Finally, in 1999, the book returned to the long-standing Bond production team when MGM secured the rights for them after settlement of a lawsuit with Sony. Work soon began on an adaptation by regular Bond writers Neal Purvis and Robert Wade. While Die Another Day, Brosnan’s fourth film in the franchise, had been the biggest-grossing Bond movie worldwide, it was mostly savaged by critics, who pounced on elements seen as too far-out for the franchise: 007 on a surfboard, an invisible car, a Madonna cameo.

During development, the present-day Bond producers, Albert’s daughter Barbara Broccoli and her half-brother Michael G. Wilson, began to rethink their approach. They revoked Brosnan’s license to kill (“it was pretty gut-wrenching,” the actor would later tell GQ), and after flirting with future Kingsman director Matthew Vaughn, put Martin Campbell, who had launched Brosnan as 007 in Goldeneye, the best received of the actor’s Bond films, behind the camera.

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As ever when there’s a 007 vacancy, a very public casting process took place, culminating in four serious contenders doing screen tests: future Superman Henry Cavill, Australian Avatar star Sam Worthington, E.R. actor Goran Visnjic, and 37-year-old British actor Daniel Craig, whose star had been rising in films like Road To Perdition, Munich, and Layer Cake.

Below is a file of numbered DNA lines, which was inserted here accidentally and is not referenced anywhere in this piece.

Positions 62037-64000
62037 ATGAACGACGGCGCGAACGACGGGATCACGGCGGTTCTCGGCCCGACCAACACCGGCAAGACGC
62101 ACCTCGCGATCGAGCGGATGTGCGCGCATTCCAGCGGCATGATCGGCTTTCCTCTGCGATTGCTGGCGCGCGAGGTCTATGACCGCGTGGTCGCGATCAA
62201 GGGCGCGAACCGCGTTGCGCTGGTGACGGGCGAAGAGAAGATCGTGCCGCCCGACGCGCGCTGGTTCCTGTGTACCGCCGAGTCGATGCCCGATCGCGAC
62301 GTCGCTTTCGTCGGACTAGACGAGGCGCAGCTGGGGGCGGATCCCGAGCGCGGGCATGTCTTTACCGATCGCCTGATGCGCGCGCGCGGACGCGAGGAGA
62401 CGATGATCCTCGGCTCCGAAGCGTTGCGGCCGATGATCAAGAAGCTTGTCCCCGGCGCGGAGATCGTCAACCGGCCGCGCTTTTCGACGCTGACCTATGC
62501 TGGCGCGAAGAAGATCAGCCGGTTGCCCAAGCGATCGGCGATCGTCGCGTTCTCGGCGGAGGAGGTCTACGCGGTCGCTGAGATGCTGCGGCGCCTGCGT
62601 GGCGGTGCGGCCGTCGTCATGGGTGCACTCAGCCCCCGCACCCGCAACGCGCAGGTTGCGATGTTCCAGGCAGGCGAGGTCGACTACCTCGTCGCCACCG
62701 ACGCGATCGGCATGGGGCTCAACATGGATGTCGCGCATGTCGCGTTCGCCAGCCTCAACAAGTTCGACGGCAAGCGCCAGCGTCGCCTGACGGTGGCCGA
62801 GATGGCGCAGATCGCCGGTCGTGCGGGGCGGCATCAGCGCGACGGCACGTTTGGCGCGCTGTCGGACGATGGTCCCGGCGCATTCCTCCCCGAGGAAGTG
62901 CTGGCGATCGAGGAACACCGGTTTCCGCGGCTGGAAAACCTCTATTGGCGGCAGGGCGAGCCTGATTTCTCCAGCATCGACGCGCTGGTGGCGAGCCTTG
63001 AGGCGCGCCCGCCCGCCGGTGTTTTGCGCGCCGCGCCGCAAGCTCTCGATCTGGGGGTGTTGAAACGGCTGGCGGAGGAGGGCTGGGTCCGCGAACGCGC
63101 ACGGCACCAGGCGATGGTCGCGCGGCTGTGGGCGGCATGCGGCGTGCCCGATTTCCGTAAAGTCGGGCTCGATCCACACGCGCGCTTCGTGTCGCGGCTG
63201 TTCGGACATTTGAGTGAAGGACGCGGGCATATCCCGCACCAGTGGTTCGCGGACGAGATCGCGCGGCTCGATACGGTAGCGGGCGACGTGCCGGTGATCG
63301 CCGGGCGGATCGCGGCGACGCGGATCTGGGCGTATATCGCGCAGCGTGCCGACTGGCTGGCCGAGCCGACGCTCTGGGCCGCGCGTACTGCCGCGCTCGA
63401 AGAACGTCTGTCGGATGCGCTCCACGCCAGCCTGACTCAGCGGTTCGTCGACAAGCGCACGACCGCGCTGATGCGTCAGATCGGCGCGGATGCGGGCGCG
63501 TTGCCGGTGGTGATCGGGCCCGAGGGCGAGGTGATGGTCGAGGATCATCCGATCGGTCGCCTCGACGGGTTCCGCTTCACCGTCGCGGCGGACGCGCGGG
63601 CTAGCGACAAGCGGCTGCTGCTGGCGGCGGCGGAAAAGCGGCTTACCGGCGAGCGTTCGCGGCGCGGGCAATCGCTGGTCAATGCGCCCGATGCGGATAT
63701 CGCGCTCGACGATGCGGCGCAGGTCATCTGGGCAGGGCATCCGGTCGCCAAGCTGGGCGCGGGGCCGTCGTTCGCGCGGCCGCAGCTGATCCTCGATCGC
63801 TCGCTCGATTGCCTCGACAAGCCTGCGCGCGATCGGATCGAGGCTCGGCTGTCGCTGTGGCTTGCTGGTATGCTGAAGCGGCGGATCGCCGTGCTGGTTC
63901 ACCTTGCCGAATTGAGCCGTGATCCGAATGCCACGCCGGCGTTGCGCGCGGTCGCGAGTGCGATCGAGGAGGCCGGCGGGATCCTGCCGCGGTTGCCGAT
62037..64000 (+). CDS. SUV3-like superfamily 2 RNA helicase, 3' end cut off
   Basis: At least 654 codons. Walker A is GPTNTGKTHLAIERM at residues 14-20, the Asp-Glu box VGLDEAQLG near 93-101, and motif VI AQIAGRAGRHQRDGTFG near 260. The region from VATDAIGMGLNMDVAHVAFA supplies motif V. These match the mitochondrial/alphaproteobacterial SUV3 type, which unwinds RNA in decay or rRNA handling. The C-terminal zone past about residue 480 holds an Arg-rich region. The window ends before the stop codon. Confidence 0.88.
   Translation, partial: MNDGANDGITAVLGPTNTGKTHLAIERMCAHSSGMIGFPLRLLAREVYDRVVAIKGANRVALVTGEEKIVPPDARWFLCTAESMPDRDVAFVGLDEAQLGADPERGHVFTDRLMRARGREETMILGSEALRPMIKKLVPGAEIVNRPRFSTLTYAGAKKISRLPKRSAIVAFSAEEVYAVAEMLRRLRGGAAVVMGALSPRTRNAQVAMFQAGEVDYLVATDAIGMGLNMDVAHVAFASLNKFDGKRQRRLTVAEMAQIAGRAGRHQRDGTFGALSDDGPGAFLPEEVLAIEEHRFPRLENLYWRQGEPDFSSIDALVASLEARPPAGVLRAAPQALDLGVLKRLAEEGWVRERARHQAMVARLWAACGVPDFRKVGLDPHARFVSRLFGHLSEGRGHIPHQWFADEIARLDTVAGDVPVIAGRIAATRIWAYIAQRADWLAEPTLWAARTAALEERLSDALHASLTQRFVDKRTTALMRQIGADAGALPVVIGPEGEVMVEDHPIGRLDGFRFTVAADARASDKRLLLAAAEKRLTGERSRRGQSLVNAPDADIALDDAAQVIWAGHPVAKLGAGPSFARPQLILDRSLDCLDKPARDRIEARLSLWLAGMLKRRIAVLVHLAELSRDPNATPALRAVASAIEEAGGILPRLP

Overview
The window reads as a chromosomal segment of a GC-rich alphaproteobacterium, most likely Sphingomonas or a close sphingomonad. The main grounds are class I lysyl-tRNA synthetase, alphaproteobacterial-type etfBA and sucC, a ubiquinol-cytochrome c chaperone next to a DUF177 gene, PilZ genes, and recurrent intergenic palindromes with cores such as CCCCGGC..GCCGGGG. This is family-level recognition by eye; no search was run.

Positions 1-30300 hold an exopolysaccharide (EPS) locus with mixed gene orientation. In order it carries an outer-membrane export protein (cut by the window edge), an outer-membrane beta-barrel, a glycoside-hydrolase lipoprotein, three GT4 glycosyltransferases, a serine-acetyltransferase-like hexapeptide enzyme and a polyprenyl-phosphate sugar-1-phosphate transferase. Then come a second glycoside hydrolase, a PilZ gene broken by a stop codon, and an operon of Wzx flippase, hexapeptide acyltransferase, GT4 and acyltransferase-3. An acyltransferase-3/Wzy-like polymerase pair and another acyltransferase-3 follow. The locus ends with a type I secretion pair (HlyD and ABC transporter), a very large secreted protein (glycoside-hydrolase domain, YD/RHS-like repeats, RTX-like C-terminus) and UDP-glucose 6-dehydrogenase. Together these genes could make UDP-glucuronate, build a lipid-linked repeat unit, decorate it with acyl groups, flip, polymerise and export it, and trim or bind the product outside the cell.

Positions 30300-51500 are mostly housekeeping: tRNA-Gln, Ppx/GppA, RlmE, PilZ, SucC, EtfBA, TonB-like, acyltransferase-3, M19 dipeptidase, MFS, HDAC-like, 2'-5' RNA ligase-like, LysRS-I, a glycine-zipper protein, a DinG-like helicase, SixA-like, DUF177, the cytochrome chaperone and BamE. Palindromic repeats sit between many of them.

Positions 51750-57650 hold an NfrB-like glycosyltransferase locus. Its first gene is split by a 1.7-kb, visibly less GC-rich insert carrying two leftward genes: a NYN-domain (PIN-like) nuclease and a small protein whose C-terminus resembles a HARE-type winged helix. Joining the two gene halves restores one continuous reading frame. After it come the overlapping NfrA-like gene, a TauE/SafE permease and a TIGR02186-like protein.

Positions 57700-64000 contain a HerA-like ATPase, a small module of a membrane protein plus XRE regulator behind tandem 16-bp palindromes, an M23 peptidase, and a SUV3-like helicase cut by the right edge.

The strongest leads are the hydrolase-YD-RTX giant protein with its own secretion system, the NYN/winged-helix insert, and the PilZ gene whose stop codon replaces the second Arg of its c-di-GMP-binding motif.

Craig was their controversial choice: Some fans objected that Craig didn’t look right — too blonde, not traditionally handsome enough. They circulated petitions and launched hate-sites against him, some of which continue to this day. But the choice boldly signified the producers’ shift in intent. Craig was a respected, acclaimed, and serious-minded actor who would play a Bond unlike any seen before.

The script (which was rewritten by Paul Haggis, the writer/director of Oscar winner Crash) certainly backed up that intent. It stuck closely to Fleming’s novel, yet expanded upon it with an action-heavy first half. Bond travels to France, where he aims to bankrupt the high-stakes gambler Le Chiffre (though here, as played by Mads Mikkelsen, he’s a financier for terrorists rather than a Soviet agent, bringing the story into the post 9/11 era) with the aid of colleague — and love interest — Vesper Lynd.